Translation of “Orbán and company slyly play for time in the case of CEU “appearing in the March 7th, 2018 online edition of Népszava.
Central European University fulfilled the final condition set by the Orbán government by launching classes at its New York partner institute. And yet the Hungarian state still won’t sign the international agreement stabilizing its Budapest operation.
CEU started its daily operations in the United States of America, our paper learned. Thanks to a cooperation agreement concluded last October with the New York-based Bard College , the university founded by George Soros launched its first accredited course on economic matters at the Bard campus. With this the Budapest institution has fulfilled the requirements of the Hungarian higher education law, notoriously known as Lex CEU, according to which only foreign universities with campuses in the country of their origin can operate in Hungary.
To date the New York state-registered CEU could only continue its activities in higher education within the walls of the Budapest Central European University (KEE). Because the institution has been accredited by the United States, students studying in Budapest can obtain an American diploma in addition to their Hungarian one. This is one of the most attractive things about the university, and precisely what the Hungarian government wanted to do away with with Lex CEU in the interest of tilting at the windmill of George Soros. Because it did not have a New York campus, the Budapest institution did not fulfill the conditions of the law on higher education as modified by the governing Fidesz majority last April which numerous constitutional experts believe to be unconstitutional.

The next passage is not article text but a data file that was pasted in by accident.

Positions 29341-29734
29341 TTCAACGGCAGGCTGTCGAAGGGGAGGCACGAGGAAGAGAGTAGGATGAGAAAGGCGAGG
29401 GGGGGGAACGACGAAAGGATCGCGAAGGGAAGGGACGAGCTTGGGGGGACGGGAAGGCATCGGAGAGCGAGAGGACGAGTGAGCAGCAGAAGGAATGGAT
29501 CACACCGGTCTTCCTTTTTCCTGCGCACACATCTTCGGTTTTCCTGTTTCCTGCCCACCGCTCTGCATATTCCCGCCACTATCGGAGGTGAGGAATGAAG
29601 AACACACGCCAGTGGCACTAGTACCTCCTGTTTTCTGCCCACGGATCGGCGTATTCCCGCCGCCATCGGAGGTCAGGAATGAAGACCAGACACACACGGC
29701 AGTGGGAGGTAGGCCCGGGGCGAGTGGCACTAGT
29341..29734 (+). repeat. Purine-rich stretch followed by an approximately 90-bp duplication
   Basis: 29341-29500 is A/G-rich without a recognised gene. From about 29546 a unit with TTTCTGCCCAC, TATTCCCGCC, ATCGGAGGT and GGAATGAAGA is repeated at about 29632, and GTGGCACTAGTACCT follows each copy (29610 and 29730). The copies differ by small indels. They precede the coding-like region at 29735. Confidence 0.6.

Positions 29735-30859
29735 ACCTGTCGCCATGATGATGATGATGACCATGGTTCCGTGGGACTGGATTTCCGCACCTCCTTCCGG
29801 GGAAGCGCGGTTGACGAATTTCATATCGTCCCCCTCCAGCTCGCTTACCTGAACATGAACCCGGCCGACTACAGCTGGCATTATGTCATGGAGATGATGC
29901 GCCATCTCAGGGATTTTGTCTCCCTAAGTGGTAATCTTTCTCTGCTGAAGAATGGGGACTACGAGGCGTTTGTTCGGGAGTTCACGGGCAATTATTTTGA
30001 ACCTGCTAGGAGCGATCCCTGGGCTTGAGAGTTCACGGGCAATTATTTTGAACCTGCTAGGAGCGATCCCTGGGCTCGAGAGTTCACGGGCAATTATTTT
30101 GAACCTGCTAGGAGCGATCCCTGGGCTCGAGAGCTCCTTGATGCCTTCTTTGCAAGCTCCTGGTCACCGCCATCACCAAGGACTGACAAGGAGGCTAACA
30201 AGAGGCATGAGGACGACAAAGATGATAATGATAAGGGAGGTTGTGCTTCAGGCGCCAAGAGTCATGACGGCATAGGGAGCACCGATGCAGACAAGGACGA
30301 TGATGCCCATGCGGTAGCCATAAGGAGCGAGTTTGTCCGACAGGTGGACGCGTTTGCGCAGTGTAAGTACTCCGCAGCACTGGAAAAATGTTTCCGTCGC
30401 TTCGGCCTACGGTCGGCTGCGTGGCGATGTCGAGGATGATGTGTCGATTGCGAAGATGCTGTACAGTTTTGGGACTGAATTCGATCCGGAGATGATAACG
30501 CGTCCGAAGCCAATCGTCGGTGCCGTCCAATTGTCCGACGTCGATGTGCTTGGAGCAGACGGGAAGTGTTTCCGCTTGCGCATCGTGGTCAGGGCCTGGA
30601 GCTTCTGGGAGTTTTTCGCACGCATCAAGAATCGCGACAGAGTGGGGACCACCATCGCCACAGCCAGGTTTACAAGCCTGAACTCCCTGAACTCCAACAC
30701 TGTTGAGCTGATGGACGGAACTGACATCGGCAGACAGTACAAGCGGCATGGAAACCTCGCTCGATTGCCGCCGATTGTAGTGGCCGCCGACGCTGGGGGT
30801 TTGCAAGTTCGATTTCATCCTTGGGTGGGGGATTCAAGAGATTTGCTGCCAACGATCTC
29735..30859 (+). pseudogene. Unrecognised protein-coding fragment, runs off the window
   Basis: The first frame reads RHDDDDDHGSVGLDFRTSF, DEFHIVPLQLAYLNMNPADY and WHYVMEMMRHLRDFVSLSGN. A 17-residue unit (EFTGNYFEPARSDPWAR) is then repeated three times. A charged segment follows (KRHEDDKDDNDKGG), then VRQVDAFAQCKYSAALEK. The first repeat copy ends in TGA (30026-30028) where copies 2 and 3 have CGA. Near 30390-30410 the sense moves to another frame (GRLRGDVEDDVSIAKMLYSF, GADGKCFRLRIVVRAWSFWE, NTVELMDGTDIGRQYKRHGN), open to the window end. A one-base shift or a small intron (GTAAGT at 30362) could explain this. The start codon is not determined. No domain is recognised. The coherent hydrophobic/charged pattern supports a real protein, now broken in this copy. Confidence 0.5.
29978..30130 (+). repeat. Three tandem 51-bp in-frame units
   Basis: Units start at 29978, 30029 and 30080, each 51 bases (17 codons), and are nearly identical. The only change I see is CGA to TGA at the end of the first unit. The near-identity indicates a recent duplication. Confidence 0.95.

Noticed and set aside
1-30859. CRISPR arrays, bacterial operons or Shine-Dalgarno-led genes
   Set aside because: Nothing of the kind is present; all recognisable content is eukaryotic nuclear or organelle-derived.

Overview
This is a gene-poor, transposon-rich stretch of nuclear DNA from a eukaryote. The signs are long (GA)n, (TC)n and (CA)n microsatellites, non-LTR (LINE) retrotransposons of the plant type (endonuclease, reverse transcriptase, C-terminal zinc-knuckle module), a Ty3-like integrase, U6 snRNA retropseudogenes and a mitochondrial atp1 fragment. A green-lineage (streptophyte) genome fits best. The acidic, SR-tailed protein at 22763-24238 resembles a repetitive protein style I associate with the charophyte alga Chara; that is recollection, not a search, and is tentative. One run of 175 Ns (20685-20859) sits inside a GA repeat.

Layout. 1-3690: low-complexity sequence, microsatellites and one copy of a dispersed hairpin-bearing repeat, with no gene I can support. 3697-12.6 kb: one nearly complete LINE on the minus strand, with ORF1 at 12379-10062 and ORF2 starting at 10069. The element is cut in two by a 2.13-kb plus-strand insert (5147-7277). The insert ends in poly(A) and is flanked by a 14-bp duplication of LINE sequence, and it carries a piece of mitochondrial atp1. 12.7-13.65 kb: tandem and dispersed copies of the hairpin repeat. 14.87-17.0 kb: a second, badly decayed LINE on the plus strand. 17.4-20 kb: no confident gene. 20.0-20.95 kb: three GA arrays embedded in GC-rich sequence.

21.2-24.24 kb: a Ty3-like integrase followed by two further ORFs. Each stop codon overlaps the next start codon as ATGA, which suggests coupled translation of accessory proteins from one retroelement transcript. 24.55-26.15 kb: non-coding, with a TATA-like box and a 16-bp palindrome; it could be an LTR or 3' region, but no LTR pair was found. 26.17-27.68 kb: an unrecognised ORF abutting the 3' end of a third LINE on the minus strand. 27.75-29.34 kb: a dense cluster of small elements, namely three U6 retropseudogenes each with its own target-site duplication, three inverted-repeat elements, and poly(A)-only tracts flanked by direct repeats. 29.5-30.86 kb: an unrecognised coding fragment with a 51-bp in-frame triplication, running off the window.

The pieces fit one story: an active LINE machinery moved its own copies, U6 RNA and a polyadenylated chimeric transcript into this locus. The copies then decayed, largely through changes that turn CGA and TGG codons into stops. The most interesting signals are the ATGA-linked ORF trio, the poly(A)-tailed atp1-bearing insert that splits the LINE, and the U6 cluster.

It had deliberately not founded a campus in its mother country, having been created in 1991 expressly for the purpose of bringing to European and primarily Hungarian students American education, as well as the spirit and environment of higher education there. It was precisely this that the Orbán government wanted to deny European. students, including Hungarian students. However, CEU did not give up, signing a cooperation agreement with Bard College last October which the New York State Department of Education quickly approved. In this way, the first joint course began this January, which according to our information, is to be followed by other courses in the US.
In spite of this, the Hungarian government is still dragging its feet, not wanting it to come out before the election that it had to agree with the “Soros university.” When CEU announced last week that the Hungarian Accreditation Committee (MAB) had renewed the accreditation of the Budapest institution for five years, the Ministry of Hunan Resources quickly announced that this did not pertain to the American Soros-University. It failed to mention that MAB acknowledged the connection between the Hungarian institute and the American system of higher education.
The launch of US instruction puts the future of the university in a different light. The president rector of the Budapest institution, Michael Ignatieff, announced when signing the agreement that with this every obstacle was removed, and all that remained was for the agreement between Hungary and New York State to be signed.
The Hungarian government is hesitating to take the step even though it has signed a similar agreement with other American universities active in Budapest, like McDaniel College. Instead, the government decided to extend the deadline for satisfying the new conditions by a year, that is, until January 2019.
We contacted the Prime Minister’s Office, the Foreign Ministry, and the Ministry for Human Resources to find out what was holding up the signing of the agreement. We did not receive an answer from anyone. From the Ministry of Human Resources announcement cited earlier, we learned that it is still examining the cooperation between CEU and Bard College.
The pending decision was taken despite the New York Commissioner for Education, Mary Ellen Elia, sending a letter to Prime Minister Viktor Orbán attesting to the validity of the agreement between the two institutions.